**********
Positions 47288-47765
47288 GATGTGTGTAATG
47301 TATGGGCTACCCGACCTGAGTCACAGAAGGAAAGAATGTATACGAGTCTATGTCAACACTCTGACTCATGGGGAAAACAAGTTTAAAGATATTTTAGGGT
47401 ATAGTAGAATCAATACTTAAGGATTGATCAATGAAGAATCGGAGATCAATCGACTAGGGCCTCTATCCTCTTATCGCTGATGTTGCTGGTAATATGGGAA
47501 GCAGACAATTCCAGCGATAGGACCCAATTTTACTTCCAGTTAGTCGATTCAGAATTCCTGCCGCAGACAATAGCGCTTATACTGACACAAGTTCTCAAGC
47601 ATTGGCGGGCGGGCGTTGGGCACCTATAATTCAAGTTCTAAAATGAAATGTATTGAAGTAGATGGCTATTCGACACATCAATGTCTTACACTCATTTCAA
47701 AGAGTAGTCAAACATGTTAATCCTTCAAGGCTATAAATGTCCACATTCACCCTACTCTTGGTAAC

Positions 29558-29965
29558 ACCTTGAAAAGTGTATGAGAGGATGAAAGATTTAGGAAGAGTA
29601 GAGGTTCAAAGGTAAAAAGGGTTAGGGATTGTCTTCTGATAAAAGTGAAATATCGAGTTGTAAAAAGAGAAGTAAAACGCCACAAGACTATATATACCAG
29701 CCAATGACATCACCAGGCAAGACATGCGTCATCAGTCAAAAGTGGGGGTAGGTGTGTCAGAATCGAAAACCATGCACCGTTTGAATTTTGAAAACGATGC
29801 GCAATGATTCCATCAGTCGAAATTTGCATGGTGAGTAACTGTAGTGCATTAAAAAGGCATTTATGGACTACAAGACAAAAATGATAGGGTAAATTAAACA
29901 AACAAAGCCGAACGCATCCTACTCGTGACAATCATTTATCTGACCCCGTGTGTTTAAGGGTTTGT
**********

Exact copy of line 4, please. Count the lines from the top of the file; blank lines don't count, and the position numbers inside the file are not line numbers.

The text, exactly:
47401 ATAGTAGAATCAATACTTAAGGATTGATCAATGAAGAATCGGAGATCAATCGACTAGGGCCTCTATCCTCTTATCGCTGATGTTGCTGGTAATATGGGAA